Personal Pension 

When liberation does not mean freedom

This month, I will be discussing the first Pensions Ombudsman determination on “pension liberation”, in which Mr X sought to compel a transfer of his pension benefits out of the Capita Oak Pension Scheme. The ombudsman upheld the complaint against the Capita Oak Scheme although it was noted that, sadly, some or all of the money may no longer be available.

The practice of pension liberation involves a transfer out from a genuine pension scheme to a pension scheme purporting to offer higher returns or to allow access to a scheme member’s pension savings before the age of 55 and/or to more cash than would normally be allowed. “Pension liberation” schemes expose the member to significant tax charges and typically levy substantial fees for arranging the transfer.

Mr X was an active member of the NHS Superannuation Scheme (Scotland). In April 2012, he authorised a firm called the Pension Specialist to request a transfer value for his benefits under the NHS Scheme. The Scottish Public Pension Agency gave an estimate of the transfer value and explained that Mr X, as an active member would need to opt out of the NHS Scheme before he could transfer.

Mr X signed the opt-out form and requested the SPPA to deal with the Capita Oak Scheme to process the transfer. The SPPA issued a “Pension Liberation Factsheet” and a declaration for Mr X to sign that he had “been made aware of the implications of transferring to a UK non-contracted out defined contribution scheme”.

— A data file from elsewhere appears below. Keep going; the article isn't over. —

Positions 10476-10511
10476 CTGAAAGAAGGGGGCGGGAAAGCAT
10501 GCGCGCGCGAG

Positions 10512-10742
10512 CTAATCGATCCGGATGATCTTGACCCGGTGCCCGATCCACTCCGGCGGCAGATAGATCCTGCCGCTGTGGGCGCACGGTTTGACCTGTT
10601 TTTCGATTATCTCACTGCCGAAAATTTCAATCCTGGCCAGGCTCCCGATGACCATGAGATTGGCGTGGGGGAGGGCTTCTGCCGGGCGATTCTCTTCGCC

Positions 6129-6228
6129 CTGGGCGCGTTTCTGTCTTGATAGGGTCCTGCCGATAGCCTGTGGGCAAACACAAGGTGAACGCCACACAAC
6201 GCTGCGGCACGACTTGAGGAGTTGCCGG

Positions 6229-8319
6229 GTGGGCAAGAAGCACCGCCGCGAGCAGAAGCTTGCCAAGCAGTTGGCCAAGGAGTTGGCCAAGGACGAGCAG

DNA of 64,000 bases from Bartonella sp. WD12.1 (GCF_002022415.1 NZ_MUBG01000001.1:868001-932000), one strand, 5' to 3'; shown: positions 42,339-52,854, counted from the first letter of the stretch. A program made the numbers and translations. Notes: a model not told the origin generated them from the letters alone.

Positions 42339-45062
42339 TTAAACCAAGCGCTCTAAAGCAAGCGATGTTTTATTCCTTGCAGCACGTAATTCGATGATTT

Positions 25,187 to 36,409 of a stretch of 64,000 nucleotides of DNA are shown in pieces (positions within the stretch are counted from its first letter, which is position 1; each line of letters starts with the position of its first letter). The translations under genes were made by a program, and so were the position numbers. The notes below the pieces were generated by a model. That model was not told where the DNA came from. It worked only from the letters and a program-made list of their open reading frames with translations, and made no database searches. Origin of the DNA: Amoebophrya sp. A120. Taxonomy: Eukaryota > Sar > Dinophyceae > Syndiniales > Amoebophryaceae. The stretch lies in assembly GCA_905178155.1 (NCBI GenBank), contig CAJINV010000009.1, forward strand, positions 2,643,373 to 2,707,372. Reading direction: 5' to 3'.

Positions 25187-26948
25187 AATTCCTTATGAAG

In March 2013, the SPPA transferred around £367,000 to the Capita Oak Scheme. Mr X was told that the Capita Oak Scheme would invest in Storefirst, a large self-storage firm in the north of England apparently offering an 8 per cent to 12 per cent return on investments. His application form for membership of the Capita Oak Scheme authorised the deduction of a 5 per cent fee from his member account and various other deductions.

Mr X requested a transfer out of the Capita Oak Scheme in July 2013. He did not name the scheme his benefits would be transferred to. Mr X chased for a response from the administrator of the Capita Oak Scheme by phone and in writing on numerous occasions. Mr X complained to the ombudsman to compel the transfer of his benefits out of the Capita Oak Scheme.

The administrator did not respond to the ombudsman’s investigations.

Although the ombudsman noted that there was little doubt that it was against Mr X’s interests to transfer out of a generous public sector pension scheme, Mr X’s complaint did not extend to his decision to transfer to the Capita Oak Scheme.

The governing documentation of the Capita Oak Scheme was not available for review, so the ombudsman could not decide whether Mr X had a right to transfer out under its rules. Instead, the ombudsman, following the administrator’s description of the Capita Oak Scheme as an occupational pension scheme, concluded that Mr X had a statutory right to a cash equivalent transfer value under the Pension Schemes Act 1993 within six months of his request.

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